Monday, September 1, 2014

200 Years Ago: War Sails up the River: USS Adams

      The U.S.S. Adams was a small frigate built in the Brooklyn NY in 1798.  Some sources reference it as the first ship built by the US Navy. It began its duties in the West Indies, protecting American shipping from French privateers.  After that, she served in the Mediterranean and along the US coast.
       Captain Charles Morris was given command of the U.S.S. Adams in 1813, and he was not impressed.  He felt it “insufficient for sea service” and was able to convince a naval board of his opinion.  The frigate spent several months being converted to a twenty-eight gun corvette, a process which included cutting the vessel in half and adding fifteen feet in length.  In January 1814, Captain Morris took command at the Washington Navy Yard.  His first challenge was to move the U.S.S. Adams through a British Blockade of Chesapeake Bay.   He then sailed to the south, where he captured three to five small merchantman brigs, before taking a break in Savannah in either April or May.  From there, the U.S.S. Adams next sailed to Ireland;  where additional ships were captured.  On the passage home, he was spotted and outran a total of three British frigates.
     Unfortunately, on August 17th, while passing off the Western Ear of Isle au Haut, the USS Adams struck Flat ledge.  They continued on their journey, but the presence of leaks indicated repairs were required.  So the U.S.S. Adams sailed up to Hampden, arriving on August 19th.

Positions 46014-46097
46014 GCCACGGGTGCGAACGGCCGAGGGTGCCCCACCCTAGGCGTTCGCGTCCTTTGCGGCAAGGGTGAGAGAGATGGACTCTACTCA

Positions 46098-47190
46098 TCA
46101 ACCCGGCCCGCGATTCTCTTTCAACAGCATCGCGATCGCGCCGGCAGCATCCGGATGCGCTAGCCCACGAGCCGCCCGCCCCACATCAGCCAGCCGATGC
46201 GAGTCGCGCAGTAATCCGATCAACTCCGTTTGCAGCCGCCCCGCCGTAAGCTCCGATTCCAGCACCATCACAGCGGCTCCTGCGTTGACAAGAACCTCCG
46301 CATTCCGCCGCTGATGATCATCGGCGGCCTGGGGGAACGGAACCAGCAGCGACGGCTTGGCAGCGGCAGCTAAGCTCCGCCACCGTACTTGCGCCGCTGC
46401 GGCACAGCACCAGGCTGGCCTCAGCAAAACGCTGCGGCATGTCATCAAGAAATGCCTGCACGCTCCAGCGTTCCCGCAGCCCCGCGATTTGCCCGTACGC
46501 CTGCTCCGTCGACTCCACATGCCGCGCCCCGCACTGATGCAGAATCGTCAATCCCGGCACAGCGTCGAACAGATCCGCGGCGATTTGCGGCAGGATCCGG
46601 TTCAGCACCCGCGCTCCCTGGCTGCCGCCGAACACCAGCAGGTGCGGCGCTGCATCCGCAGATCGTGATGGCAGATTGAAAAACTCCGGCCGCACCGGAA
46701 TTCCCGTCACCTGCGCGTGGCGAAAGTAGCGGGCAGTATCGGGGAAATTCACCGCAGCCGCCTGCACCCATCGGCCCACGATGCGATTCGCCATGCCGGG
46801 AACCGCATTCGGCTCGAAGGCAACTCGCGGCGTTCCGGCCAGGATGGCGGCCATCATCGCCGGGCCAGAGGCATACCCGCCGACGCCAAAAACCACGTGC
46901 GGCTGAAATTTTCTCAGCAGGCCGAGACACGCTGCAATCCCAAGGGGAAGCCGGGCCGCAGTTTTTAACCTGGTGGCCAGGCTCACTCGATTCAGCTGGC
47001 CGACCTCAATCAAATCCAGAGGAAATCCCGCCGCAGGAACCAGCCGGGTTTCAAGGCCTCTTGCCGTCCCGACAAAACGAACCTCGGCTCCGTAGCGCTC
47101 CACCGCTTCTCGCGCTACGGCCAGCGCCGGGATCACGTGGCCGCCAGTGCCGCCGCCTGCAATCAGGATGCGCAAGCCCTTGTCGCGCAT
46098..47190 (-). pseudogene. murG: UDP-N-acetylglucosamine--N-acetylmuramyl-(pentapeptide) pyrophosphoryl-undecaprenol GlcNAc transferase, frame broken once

They did not arrive unnoticed - HMS Rifleman had spotted them.  The Adams had unfortunate timing with its accident as a few days later, August 26, a British squadron of battleships headed for Machias from Halifax, Nova Scotia. But hearing that the U.S.S. Adams was undergoing repairs, plans were quickly changed.
      Instead of attacking Machias, the squadron added five additional British battleships to the force and sailed into Castine and Belfast's Harbors on September 1.  Both communities quickly surrendered to the superior force.  The British now bracketed Penobscot Bay to the north and south.  The U.S.S. Adams hadn't escaped, it had crawled into a deep trap.
Locations on Google Earth
     Almost immediately after capturing Castine,  a battleship, two sloops of war, a transport and various tenders  set sail  under the command of Captain Robert Barrie.  They were not silent as they headed up river, but randomly fired their guns, giving warning to those on shore of the strength of the force.   The battleship stopped at Frankfort Marsh.  By late Friday the remaining ships arrived at Bald Hill Cove where approximately 750 disembarked to camp.     

Low tide at Bald Hill Cove, but even then troops could land at the corner.

Five hundred militia, and thirty regular troops arrived in Hampden to defend the U.S.S. Adams.  The crew of the U.S.S. Adams moved nine guns to a high hill to assist with the defense.  Guns were placed on the wharf and  on the hill overlooking the river.  The militia set up their defense about a half mile south across from Hampden Academy and overlooking Pitcher Brook.  (Now Reeds Brook)  There they waited overnight, in the rain for the invasion.

Next post:  The battle!  (see next post for the ignominious conclusion)

On the Penobscot, by the mouth of the Souadabscook.  The pier is about where the wharf would have been

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